7. How do people not see what’s wrong with this? JPP obviously wanted to keep this as quiet as possible. He wouldn’t even let Giants staff come see him. But Schefter thinks it’s alright to straight up post a picture of his private medical records? For one, everyone should know medical records are completely private. He could have posted “I’ve heard from my sources…” And not posted private records. For two, it just feels wrong to do in general when you know the guy is obviously embarrassed and is trying to keep it quiet.

  8. Boy do I hope that somehow my personal medical record got transferred to that hospital in Florida and I’m the “other patient” that’s in that photo…

    Anybody know a good lawyer?

  9. Schefter also explained that the photo was delivered to him unsolicited, which tends to support the theory that the leak came from Pierre-Paul’s camp and not from a hospital employee in Miami, who presumably would have had no way to quickly reach Schefter.
    ~~~~~~~~~~~~~
    Nice theory but it is almost certainly wrong. The document was an internal document, not a patient record. In all the times you have been to the doctor or hospital, have you ever been given a document with other patients’ data on it? There was a HIPAA violation by someone at the hospital. Patients are allowed to get documents pertaining only to themselves. It sounds like the document was a doctor’s or ward’s or operating room schedule. Those are not just handed out to patients or their representatives. As for being unable to contact Schefter, I would assume that anyone as involved in social media as he is can be contacted by darn near anyone quite easily.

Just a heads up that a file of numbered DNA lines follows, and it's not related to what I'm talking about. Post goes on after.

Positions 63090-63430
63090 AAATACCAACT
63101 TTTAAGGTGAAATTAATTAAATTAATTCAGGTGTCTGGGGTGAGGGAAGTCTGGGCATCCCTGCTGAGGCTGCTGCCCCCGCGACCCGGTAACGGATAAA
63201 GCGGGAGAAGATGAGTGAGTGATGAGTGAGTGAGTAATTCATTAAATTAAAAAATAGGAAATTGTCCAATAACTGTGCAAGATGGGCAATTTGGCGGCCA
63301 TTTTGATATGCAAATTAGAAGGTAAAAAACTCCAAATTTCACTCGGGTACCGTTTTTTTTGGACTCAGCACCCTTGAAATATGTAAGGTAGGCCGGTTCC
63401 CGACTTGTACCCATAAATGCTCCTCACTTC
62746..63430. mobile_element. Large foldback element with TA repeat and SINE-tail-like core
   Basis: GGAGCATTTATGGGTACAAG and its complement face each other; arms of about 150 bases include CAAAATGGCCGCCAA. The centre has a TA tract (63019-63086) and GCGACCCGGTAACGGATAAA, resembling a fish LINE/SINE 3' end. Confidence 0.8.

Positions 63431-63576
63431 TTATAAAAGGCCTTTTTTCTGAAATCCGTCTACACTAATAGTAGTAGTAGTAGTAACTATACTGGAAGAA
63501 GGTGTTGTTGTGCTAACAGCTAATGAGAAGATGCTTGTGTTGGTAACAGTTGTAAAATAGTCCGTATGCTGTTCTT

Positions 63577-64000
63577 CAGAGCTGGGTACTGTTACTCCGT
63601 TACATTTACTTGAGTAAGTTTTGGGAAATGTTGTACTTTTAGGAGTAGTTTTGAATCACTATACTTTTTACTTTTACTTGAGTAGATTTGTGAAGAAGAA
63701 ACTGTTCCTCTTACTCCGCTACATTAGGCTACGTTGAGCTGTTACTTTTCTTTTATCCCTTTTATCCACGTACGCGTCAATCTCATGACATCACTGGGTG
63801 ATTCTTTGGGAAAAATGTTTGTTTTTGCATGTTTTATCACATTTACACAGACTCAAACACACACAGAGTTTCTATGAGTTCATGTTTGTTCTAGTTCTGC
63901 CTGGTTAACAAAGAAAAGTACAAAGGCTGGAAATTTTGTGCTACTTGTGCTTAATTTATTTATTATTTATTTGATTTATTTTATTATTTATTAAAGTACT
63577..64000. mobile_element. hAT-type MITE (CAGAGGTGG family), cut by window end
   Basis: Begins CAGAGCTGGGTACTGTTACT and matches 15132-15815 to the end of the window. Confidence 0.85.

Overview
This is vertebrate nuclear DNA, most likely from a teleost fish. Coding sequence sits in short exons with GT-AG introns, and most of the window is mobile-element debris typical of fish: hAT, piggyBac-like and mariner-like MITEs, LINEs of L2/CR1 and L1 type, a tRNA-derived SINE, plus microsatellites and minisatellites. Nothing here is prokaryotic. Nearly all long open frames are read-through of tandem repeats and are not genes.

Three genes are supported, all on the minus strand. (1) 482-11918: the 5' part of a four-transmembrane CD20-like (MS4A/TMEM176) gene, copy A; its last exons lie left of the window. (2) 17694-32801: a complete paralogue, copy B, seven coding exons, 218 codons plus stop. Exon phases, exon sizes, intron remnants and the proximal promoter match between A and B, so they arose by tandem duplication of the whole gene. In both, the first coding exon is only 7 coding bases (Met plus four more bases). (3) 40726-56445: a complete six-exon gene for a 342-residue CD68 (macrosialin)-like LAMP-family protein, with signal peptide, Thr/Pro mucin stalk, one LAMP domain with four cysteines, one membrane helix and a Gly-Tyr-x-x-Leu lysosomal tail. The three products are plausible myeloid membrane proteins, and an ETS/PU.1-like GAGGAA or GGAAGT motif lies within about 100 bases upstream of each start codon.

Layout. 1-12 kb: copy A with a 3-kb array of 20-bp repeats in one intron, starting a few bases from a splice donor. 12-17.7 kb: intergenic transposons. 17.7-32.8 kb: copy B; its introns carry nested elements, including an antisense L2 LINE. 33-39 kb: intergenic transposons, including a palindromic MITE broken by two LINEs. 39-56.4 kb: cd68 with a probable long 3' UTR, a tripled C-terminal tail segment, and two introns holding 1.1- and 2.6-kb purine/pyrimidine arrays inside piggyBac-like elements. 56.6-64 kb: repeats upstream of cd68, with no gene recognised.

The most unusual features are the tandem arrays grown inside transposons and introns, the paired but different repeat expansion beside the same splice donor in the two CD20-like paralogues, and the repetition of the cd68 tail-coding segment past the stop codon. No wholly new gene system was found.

10. He didn’t feel it was sensitive enough matter? Hey clown! You don’t make that decision. It doesn’t matter if you have a medical record that JPP has a mild case of Diarhea, it’s protected. I hope he gets the axe for this and is made an example out of so these bozo journalists who take themselves way too seriously can think twice before doing crap like this again.

  11. In an ERA where ESPN is more concerned about who gets credit for any given news article than the actual news, it came as no surprise that it was Schefter who broke the story in such a manner. He beat his fellow attention junkie buddy Chris Mortenson out on this one.

    The ESPN I grew up on is long gone.

  12. If he could’ve, and didn’t, and then someone else did (and wouldve) he would lose credibility as an insider by not breaking the story first.

    The rush to be first to break news is what gets these guys in the media their reputation,and the trust of other contacts behind the scenes. It also allows them to make their employers more money through being the first source to check as far as the ESPN website etc. The rush to break confirmed news with proof is even a bigger prize.

  13. It would seem to be a fair conclusion that JPP leaked this out. Had he not approved of this being published, someone from his camp would have expressed condemnation or disappointment or something.

    But, not even a peep.

  14. He just doesn’t get it. It was none of his business. He was not authorized to have the information. Just because he received the information didn’t authorize him to publish it.
    And because he doesn’t understand this basic bit of decency and propriety, I really hope he is sued. Apparently money and/or notoriety are the only thing that motivate him. A good law suit should help.